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The Third Act 

Just One Mistletoe Minute!

I'm a soft touch when it comes to the finals of any team competition. Good luck picking what to watch over the holidays! Christmas Day—all about the NBA. Boxing Day is devoted to that other kind of football. Don't forget the New Year's Six! Whichever sport, it doesn't take a rocket scientist to know players stand a better chance of winning if they function as a team. Armed with the written rules of the game as well as the unwritten ones of good sportsmanship, the job of creating and sustaining a winning team falls to the coach.

Speaking of teams and coaches, call me a dreamer, but here's my holiday wish: that for just one mistletoe minute everyone in the United States imagines themselves as members of one team. Playing different positions, sure, but part of one Team USA, a team that plays by the Constitutional rules and collaborates on sea-to-shining-sea solutions that address challenging sea-to-shining-sea problems. And as for coaches—until the 1980s every high school had a dedicated coach to teach these team concepts, to lay the foundations of all-for-one. That would be the civics teacher. He/she taught not just politics and government but also the responsibilities of being a citizen, the importance of community service, of giving back. Assignments might include attending a city council or school board meeting or writing letters to the editor. Civics taught the importance of a don't-quit attitude of problem solving coupled with a passion for serving others, of taking one for the team, as Will Nunn of Culver, Oregon underscored in his November Bulletin guest column, a must read.

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Civics is on life support in this country. Recent surveys show civics instruction, if it exists at all, is at best a half-year requirement. In 2016 not one state included experiential learning in its civics curriculum; instead, only the thin gruel of memorizing political and government organizational structures.

Currently, the closest thing in Oregon is the Kid Governor Program for fifth graders, originally created in Connecticut and adopted in 2017 by then Oregon Secretary of State Dennis Richardson. Subsequent Secretaries of State, Bev Clarno and now newly elected Shemia Fagan, renewed the commitment. (Congratulations to Oregon's 2022 Kid Governor Emerie Martin of Pleasant Hill!). Nonprofits, such as the Classroom Law Project or YMCA's Youth in Government, help fill the civics gap, but these programs often have a cost attached and are chiefly available in urban areas. The good news is, after numerous legislative attempts to reinstate civics, the 2021 Oregon legislature passed the Civics Education Act requiring one semester of civics to graduate from high school, effective 2025. Rep. Paul Evans, D-Monmouth, who has worked to pass civics requirements for Oregon students since 2014, celebrated the bill's passage "...this landmark bill will give the next generations of Oregonians the knowledge and tools they need to lead," he said on KVAL.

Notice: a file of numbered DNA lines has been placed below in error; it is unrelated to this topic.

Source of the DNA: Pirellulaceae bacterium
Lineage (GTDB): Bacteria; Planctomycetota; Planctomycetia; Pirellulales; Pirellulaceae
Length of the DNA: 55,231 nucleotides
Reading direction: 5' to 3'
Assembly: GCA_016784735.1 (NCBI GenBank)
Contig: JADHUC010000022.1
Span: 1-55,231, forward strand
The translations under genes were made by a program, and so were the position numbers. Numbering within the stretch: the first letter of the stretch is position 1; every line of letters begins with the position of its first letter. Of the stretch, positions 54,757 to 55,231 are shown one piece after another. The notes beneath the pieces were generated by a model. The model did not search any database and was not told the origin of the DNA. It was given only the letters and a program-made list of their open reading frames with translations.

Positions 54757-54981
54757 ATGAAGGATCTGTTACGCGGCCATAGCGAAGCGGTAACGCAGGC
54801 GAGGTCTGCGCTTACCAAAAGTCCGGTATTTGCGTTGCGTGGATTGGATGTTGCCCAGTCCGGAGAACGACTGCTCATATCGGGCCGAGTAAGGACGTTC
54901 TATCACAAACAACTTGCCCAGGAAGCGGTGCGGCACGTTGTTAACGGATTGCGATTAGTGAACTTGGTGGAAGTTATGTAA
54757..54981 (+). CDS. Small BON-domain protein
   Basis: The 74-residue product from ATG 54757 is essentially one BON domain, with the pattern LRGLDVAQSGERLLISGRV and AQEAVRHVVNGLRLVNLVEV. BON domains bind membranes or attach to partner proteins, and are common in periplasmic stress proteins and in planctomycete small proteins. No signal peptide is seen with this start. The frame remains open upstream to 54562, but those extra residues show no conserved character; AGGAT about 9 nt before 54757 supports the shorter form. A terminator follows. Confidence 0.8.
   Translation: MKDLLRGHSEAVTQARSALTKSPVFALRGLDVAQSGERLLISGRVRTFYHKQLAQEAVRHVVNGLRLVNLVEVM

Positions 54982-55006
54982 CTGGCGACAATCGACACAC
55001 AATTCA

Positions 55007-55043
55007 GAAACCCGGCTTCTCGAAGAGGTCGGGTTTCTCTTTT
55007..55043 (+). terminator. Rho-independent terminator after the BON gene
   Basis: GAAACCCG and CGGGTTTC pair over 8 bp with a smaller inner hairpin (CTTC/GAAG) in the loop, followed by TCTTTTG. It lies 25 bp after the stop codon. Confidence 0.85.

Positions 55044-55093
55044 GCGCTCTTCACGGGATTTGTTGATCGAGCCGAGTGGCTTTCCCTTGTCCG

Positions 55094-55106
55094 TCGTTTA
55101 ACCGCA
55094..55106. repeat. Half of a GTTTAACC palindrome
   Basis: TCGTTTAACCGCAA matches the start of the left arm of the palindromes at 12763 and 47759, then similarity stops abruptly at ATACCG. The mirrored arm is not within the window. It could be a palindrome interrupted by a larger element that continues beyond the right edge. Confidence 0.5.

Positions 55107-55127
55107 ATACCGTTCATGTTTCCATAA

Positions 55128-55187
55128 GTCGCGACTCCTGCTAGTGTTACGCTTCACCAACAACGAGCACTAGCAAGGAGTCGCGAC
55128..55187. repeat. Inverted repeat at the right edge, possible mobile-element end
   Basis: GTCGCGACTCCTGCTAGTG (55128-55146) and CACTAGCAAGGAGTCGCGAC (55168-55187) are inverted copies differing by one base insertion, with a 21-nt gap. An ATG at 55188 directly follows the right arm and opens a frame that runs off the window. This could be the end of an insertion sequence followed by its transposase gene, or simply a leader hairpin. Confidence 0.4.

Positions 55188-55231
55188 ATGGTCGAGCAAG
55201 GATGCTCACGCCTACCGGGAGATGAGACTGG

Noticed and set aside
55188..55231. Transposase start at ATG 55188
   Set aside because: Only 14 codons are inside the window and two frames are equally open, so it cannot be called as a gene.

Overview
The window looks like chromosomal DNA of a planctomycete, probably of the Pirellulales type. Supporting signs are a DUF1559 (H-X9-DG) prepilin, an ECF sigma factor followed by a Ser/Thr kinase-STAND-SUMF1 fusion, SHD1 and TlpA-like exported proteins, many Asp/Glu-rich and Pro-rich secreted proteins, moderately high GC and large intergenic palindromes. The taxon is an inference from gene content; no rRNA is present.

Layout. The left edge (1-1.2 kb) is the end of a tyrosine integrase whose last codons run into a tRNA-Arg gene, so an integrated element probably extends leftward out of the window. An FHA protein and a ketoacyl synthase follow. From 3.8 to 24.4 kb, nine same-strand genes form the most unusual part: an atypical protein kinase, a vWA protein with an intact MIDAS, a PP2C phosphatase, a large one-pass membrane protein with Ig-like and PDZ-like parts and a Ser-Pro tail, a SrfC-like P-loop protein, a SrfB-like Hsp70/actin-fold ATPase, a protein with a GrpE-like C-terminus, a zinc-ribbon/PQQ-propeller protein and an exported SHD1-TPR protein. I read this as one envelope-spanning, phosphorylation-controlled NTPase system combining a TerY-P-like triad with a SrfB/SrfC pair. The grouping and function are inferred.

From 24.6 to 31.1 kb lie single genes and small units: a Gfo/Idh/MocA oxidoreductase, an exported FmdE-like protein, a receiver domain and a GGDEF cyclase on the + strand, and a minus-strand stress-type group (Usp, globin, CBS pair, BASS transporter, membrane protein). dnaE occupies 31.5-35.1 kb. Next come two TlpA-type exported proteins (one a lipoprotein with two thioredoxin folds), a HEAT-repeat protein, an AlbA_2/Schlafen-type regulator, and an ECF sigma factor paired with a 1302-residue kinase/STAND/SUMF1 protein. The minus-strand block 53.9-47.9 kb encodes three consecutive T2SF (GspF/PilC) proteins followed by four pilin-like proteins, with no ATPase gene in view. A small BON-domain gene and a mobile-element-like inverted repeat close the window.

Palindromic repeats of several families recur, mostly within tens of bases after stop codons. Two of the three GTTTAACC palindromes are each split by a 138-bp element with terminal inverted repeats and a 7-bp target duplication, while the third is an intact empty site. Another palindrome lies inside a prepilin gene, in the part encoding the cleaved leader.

In 2016 the Annenberg Public Policy Center found only one-quarter of Americans could name all three branches of government, never mind the purpose of the Bill of Rights. Wouldn't you agree there's a direct correlation between the lack of high school civics and why we Americans are increasingly unaware of the basic functions of our government; between the lack of civics education and why we Americans are cannibalizing our own home team, veering away from all-for-one to a house divided? Whether a sports team or a nation, we know how that story ends and it's not pretty.

Boomerdom spans from 1946 until 1964, with Boomers accounting for roughly 22% of the current population. Plenty served in the military. And plenty served in other ways such as in the Peace Corps or Vista, the domestic version at the time and now one of the AmeriCorps programs. I was in college during the Vietnam War when students called for an overhaul of the Selective Service Act to make approved forms of civilian service count as a legitimate alternative to military service. In many countries some national service, either civilian or military, is required. Maybe it's an idea whose time has come, a way to realize commitment to country, to learn and practice critically important civics lessons.

"Thank you for your service," the ticket agent says to veterans or those currently serving in the military. What if, when the attendant called for those who have served to board their flight early, we all could stand up? What if all of us were eligible for the Veterans Day parade...floats proclaiming affiliation to both military and civilian service? So OK, maybe more than one wish: that civics be reinstated in high schools everywhere, military and civilian service to country be recognized and, in the meantime, we all do our level best to be team players. Call me a dreamer.

—Poet and author Ellen Waterston is a woman of a certain age who resides in Bend. "The Third Act" is a series of columns on ageing and ageism.

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